Sprawled across six states and covering more than 64,000 miles, the Chesapeake Bay watershed is the largest in America.
Its network of more than 150 streams and rivers includes a Fort Lee neighbor, the Appomattox, which flows through Petersburg, Colonial Heights and Hopewell before dumping its contents into the James, a direct tributary for the bay.
Because of the proximity of the Appomattox, and the Chesapeake Bay itself, residents of the Tri-Cities and Fort Lee need to remain educated on actions they should take to keep the waterways clean and safe for inhabitants above and below the water, as well as the greenery along its shores.
Community members should be particularly concerned about issues like over-fertilization of green spaces, animal waste pollution, wetland destruction for agriculture, and deforestation and erosion from new construction. These activities have resulted in declines and diseases among the marine population and sediment buildup that kills off the aquatic grasses that keep the bay clean and provide a habitat for wildlife.
Efforts to protect the bay are paying off, but the work is still not finished. A good way for Team Lee members to help is maintaining awareness of illicit discharges – simply defined as any drainage into the storm-sewer system that is not rainwater. These releases are considered “illicit” because the sewer system is not designed to accept, treat or safely discharge such waste. In other words, anything that flows into the storm drain is carried directly to streams, rivers and ultimately the Chesapeake Bay without treatment.
Home car washing, irresponsible dumping of trash and improper disposal of hazardous/toxic chemical substances all contribute to this problem. Waste and sewage from recreational vehicles are among the more disturbing pollutants.
As good stewards of the environment, Fort Lee has a Municipal Small Storm Sewer System permit issued by the Virginia Department of Environmental Quality. Having this permit means Fort Lee is responsible for detecting and eliminating illicit discharges through monitoring, inspection, removal and levying fines for noncompliance.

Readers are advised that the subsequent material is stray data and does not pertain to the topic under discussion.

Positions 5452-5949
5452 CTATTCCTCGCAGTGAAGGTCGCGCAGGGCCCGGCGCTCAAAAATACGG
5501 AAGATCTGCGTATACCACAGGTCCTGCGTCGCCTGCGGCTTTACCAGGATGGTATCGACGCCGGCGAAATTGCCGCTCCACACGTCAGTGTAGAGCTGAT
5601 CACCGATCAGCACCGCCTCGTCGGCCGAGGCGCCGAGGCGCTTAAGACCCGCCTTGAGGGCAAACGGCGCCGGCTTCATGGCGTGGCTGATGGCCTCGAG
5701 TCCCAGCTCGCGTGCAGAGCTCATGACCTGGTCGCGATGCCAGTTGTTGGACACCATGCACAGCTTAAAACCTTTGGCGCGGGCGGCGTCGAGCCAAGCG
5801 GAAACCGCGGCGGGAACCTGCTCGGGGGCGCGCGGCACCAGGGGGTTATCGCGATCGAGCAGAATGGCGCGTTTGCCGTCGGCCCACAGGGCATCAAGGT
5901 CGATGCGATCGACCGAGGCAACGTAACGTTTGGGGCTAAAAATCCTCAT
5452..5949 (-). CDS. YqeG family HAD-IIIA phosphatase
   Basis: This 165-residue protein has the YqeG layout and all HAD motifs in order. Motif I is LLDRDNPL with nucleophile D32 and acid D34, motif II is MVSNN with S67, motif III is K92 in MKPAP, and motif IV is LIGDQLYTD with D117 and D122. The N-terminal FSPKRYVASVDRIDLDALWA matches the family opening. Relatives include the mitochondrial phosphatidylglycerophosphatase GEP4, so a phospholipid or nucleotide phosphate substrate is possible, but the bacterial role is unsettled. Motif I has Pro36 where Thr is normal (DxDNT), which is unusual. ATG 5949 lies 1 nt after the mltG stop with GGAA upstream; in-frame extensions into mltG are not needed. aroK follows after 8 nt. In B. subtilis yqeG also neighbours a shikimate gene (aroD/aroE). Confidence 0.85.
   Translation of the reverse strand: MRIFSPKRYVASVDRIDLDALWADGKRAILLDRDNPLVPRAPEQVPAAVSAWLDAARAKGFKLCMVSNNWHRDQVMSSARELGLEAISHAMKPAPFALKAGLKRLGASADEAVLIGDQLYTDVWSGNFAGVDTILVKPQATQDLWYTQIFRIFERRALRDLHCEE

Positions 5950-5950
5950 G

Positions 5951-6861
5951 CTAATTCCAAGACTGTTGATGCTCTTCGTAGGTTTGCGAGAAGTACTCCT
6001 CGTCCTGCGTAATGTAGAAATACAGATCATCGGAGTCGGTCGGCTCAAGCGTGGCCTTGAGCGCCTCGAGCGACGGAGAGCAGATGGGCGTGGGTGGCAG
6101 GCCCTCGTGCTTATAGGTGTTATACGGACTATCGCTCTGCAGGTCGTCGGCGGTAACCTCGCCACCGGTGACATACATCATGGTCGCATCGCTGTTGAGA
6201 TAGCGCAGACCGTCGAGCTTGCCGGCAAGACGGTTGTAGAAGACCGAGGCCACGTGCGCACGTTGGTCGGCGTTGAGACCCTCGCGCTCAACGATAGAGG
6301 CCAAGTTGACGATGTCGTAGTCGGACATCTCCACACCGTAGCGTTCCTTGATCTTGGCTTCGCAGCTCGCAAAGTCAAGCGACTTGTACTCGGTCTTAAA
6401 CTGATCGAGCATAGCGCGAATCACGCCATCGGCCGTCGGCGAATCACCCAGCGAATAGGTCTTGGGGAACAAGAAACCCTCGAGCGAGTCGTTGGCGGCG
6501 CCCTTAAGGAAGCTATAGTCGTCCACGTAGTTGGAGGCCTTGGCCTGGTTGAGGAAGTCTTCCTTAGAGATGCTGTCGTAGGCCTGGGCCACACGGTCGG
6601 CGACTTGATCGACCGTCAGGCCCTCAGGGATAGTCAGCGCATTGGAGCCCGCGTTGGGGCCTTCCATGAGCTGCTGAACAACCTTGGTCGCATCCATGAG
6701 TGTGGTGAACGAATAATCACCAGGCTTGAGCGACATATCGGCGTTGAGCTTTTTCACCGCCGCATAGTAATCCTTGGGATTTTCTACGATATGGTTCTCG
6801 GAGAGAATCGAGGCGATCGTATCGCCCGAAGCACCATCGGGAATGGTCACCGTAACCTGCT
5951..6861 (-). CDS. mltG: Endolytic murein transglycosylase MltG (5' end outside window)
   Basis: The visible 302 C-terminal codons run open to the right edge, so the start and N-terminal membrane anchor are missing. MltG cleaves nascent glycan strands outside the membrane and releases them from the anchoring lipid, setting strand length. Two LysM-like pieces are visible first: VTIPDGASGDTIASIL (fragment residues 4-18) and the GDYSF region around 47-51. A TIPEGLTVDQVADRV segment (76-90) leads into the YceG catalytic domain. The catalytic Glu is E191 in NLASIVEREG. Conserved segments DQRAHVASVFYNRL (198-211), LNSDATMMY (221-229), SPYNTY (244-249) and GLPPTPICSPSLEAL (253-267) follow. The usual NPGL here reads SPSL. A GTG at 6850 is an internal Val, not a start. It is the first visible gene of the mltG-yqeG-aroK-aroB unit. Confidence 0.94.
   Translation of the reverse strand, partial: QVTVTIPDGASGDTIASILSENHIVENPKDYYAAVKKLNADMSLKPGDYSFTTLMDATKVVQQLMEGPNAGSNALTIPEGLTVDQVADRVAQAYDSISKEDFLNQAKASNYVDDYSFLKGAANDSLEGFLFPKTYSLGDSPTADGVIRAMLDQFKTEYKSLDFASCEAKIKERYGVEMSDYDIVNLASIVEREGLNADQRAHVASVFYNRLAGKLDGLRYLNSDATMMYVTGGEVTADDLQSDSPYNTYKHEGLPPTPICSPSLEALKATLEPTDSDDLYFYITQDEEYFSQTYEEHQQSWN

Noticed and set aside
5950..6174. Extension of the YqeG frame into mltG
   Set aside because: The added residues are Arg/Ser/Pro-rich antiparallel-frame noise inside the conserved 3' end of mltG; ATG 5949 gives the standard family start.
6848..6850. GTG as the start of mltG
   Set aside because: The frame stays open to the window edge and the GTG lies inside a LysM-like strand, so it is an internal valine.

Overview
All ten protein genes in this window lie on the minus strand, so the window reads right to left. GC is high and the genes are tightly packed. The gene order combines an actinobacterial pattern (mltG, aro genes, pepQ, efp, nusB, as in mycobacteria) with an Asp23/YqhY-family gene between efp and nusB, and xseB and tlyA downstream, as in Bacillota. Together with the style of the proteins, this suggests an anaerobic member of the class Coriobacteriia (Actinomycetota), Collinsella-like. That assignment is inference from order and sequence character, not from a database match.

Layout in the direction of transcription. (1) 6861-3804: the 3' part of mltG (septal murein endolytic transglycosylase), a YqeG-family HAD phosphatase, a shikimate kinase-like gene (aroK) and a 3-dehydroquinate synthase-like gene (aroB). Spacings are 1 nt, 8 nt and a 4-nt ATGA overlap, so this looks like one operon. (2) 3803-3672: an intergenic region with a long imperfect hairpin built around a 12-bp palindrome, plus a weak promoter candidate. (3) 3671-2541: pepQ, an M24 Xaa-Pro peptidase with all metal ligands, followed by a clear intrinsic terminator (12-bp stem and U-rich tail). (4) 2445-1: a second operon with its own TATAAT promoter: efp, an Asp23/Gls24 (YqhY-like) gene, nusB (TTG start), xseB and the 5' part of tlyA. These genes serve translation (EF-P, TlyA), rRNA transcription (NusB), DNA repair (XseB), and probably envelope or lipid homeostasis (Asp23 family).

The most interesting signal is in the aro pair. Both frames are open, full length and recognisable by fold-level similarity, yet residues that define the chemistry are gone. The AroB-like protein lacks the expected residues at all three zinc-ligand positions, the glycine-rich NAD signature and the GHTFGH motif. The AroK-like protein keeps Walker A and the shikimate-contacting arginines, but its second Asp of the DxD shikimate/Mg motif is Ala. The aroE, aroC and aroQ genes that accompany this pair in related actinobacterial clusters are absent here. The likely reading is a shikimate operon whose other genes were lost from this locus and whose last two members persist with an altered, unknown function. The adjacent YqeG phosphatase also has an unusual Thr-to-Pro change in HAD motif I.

Community members can help by reporting illicit discharges. Ways to identify them include the following:
• Water flowing from a storm-water outfall pipe even though it has not rained for more than three days.
• Smelling strange odors (i.e. sewage or gasoline) or seeing unusual colors in runoff water.
• Spotting leaking chemical/paint/cleanser containers in dumpsters or storage areas.
Tips for reducing illicit storm-water discharges include the following:
• Dispose of household chemicals/paints at approved collection sites.
• Limit car washing to facilities that recycle waste water.
• Place drip pans under engines to prevent petroleum, oil and lubricants from ground contact and runoff.
• Follow label directions when using lawn fertilizers and pesticides (more is not always best).
• Keep yard waste out of the storm drains.
• Avoid unauthorized digging to prevent soil erosion and sediment from being transported to the storm sewer system.
• Pick up and properly dispose of pet waste.
• Use recycling programs to divert trash from landfills.
For more tips, contact Dina Huynh at 804-734-5061 or email@example.com. To report a suspected illicit discharge, call the Environmental Management Division Compliance Team at 804-734-3760 or 734-3772. Storm-water inlets across the installation are being marked with special labels to remind everyone that “only rain should go down the drain.”